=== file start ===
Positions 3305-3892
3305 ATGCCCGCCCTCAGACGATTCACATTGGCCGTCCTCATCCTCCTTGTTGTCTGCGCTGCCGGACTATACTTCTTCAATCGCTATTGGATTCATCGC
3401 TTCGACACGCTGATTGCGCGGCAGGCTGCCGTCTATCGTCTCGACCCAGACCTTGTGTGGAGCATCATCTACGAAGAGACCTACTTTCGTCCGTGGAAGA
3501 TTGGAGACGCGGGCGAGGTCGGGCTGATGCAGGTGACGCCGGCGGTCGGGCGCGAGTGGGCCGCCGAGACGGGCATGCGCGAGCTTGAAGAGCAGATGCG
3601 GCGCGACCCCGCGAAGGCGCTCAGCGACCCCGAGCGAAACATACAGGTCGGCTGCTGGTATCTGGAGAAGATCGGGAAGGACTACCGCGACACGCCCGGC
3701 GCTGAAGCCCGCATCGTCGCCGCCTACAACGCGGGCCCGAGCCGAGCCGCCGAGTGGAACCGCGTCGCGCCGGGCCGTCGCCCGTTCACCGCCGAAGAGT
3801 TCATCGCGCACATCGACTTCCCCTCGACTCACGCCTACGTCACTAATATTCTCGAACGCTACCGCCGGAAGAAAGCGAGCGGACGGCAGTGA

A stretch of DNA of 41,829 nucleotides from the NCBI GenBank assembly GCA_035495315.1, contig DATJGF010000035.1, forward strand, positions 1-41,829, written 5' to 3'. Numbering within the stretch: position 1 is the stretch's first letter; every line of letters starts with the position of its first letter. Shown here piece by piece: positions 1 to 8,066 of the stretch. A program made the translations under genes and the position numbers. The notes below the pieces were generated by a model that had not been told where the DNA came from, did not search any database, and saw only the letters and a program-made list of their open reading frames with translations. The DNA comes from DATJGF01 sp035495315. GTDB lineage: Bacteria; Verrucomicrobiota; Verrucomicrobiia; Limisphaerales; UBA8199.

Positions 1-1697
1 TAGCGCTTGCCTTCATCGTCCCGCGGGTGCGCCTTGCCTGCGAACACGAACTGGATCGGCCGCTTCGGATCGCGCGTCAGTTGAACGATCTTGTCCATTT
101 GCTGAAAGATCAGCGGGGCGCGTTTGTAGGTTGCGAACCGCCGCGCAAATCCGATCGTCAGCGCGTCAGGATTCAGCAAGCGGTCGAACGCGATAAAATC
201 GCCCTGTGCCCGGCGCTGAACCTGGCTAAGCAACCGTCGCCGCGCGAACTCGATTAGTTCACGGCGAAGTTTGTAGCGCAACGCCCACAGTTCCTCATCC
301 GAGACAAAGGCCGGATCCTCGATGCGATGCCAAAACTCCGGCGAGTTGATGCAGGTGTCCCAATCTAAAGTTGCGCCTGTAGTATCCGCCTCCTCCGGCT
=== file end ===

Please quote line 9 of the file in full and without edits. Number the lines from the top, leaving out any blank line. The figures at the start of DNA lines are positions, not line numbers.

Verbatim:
Positions 1-1697